Pay Equity and Other Internal Assessments and Information — Don’t Forget the Attorney-Client Privilege!
Corporations and other employers conduct a variety of internal studies, and sometimes investigations, to ascertain whether they are achieving their standards or goals or to assess legal compliance. From incentive compensation risk assessments (required by Item 402(s)) to retirement and 401(k) plan compliance audits, companies nearly always seek to protect these studies from disclosure to plaintiffs’ lawyers with the attorney-client privilege, to avoid creating a roadmap for litigation claims.
I have blogged on this issue before, but a recent decision from a widely publicized gender pay discrimination case considered most of the issues relevant in applying the attorney-client privilege. In Cahill v. Nike, the federal district court in Oregon declined to force the company to turn over its (i) “global pay equity analyses,” which Nike had conducted annually since 2016, (ii) supplemental pay equity analyses, which it had conducted annually since 2018, and (iii) its time-in-job and pace of promotions analyses, which it had conducted annually since 2018.
In November 2015, Nike received an EEOC Charge of Discrimination alleging lower pay based on gender and race. In February 2016, a former Nike executive sent a demand letter to Nike’s legal department threatening to file an age discrimination claim. Nike’s legal department engaged a law firm to provide legal advice to it in connection with: (1) the development of statistical models to analyze compensation; (2) validation of those models and identifying outliers or other variables that might explain differences in pay practices; and (3) to counsel Nike legal on its pay practices and policy enhancements. In April 2016, Nike legal and the law firm assembled a project team, including a human resources consulting firm, to conduct compensation analyses and allow Nike legal to assess potential legal risks associated with its compensation and/or promotion practices. EEOC charges and this lawsuit followed in 2018.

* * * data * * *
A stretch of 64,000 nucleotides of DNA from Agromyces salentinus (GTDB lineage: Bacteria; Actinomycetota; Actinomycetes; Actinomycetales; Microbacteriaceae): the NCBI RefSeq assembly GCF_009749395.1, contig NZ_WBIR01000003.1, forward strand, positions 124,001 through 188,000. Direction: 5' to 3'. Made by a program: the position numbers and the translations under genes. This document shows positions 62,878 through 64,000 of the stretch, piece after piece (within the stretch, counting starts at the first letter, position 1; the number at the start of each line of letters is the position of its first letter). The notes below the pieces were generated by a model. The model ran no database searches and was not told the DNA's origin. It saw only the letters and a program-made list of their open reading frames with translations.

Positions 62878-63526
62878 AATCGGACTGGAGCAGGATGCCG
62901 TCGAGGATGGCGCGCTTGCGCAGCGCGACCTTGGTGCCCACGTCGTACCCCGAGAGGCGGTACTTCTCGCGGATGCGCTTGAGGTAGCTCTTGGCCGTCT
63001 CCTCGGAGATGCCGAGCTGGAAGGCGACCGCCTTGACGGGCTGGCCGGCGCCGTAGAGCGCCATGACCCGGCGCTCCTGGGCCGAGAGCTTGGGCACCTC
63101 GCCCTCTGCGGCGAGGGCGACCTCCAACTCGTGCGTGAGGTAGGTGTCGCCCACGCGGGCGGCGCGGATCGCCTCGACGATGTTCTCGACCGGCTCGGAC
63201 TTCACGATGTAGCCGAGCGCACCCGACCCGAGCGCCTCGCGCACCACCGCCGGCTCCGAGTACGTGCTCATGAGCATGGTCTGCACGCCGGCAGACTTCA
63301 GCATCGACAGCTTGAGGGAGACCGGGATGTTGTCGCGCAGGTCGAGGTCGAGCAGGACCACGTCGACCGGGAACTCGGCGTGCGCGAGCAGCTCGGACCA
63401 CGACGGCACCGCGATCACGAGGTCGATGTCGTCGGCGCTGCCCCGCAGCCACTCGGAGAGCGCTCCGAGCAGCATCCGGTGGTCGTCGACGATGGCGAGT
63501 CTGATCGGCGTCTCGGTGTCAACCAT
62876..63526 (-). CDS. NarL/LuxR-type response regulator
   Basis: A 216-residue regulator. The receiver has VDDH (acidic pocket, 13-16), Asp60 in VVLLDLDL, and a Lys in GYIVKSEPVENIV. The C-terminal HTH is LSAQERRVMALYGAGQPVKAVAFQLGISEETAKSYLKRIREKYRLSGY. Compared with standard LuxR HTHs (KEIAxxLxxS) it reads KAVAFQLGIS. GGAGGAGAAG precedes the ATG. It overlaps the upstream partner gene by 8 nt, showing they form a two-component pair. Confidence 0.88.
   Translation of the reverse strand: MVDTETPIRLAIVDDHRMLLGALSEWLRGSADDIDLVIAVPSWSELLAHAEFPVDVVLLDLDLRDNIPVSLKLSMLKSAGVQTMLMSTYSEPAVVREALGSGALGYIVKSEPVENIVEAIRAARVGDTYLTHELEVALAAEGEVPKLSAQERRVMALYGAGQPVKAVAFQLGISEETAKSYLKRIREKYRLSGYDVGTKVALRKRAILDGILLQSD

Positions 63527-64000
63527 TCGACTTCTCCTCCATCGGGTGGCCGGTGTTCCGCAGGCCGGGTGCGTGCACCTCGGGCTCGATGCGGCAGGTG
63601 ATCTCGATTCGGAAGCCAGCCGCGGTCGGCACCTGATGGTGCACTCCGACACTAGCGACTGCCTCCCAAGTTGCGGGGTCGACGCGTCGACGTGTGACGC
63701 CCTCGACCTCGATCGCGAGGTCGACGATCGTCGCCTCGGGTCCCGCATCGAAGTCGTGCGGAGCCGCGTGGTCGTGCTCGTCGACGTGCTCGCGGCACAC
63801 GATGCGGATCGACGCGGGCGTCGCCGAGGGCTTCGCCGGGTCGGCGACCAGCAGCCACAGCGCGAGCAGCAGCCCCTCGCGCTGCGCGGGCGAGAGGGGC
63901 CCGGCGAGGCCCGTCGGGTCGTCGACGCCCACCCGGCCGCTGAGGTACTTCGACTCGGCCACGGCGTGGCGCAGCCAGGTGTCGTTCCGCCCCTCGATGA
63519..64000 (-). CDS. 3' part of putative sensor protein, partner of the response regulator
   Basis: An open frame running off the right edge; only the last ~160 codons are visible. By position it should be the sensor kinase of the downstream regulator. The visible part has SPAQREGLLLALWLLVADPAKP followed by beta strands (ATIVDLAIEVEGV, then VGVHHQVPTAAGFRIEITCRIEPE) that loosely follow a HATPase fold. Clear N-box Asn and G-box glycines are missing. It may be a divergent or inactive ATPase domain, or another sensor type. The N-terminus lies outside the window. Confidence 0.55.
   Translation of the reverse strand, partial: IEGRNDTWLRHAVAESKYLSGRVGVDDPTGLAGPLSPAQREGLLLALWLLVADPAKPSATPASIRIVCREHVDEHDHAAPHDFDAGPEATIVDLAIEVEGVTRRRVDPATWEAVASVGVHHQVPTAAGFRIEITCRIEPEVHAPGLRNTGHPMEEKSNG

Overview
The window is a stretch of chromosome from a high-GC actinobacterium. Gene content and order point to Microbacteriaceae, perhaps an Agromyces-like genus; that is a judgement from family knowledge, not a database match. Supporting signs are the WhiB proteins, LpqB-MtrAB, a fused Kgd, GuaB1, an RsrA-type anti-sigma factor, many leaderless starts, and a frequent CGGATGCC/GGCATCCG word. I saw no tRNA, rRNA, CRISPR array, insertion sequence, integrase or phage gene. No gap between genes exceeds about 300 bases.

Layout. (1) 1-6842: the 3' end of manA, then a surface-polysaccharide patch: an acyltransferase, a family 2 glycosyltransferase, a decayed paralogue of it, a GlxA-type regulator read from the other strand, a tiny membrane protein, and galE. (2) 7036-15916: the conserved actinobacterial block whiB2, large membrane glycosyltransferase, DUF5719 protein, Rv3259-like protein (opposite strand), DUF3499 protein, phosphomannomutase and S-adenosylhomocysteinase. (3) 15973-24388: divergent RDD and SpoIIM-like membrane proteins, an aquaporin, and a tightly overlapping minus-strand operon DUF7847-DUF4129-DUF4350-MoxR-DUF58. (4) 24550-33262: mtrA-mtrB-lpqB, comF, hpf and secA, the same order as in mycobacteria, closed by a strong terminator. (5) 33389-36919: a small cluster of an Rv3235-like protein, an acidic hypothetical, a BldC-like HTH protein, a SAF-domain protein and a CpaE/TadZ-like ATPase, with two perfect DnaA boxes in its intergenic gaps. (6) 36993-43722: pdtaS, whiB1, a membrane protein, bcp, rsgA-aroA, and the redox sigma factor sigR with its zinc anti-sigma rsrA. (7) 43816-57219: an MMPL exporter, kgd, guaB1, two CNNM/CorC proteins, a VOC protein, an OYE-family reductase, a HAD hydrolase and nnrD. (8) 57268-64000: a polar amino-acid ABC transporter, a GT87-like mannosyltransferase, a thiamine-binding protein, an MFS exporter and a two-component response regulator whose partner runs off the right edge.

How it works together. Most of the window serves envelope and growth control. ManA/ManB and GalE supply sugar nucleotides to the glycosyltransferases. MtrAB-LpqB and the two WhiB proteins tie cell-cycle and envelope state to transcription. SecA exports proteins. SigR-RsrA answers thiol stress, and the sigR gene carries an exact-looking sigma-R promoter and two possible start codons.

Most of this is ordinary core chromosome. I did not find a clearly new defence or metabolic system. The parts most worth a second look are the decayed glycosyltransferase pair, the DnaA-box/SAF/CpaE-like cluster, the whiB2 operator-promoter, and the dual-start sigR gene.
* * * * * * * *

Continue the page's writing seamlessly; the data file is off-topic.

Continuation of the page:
In pre-trial discovery, plaintiffs’ asked for all of the studies and information described above, which Nike asserted to be protected by the attorney-client privilege and the work product doctrine.
Attorney-Client Privilege: The Court found that Nike retained a law firm and experts in human resources to assist it in developing and providing legal advice regarding the development of statistical models to analyze compensation/promotion and the validation of those models to identify outliers that might explain differences in pay. The Court found that Nike made this retention in order to counsel Nike on its pay practices and pay adjustment matters, and to help Nike legal remediate risk arising out of or relating to pay and/or promotion discrepancies for members of protected classes. In particular, the Court found that Nike had instituted privilege protocols and guidelines to maintain attorney-client privilege in the development and distribution of the analyses for the teams and individuals involved, including related documents and correspondence regarding the analyses.
Work Product Doctrine: The Court also found that the requested documents, including those created by the HR consulting firms, also fall within the work product doctrine. To qualify for work product protection documents must have two characteristics: (1) they must be prepared in anticipation of litigation or for trial, and (2) they must be prepared by or for another party or by or for that other party’s representative. The reason Nike sought the law firm’s advice was not to primarily address a business purpose such as pay competitiveness in the industry, but to address potential legal liabilities for pay inequities that may result from its policies and compensation/promotion structure.
Sword and Shield: Finally, the plaintiffs argued that Nike had implicitly waived any privilege by using the analyses as both a sword and shield because Nike had asserted as an affirmative defense that it had a legitimate business purpose for its pay decisions. The Court rejected this argument under the three-pronged test for determining whether there has been an implied waiver of the attorney-client privilege.
-Mike Melbinger, CompensationStandards.com November 6, 2020
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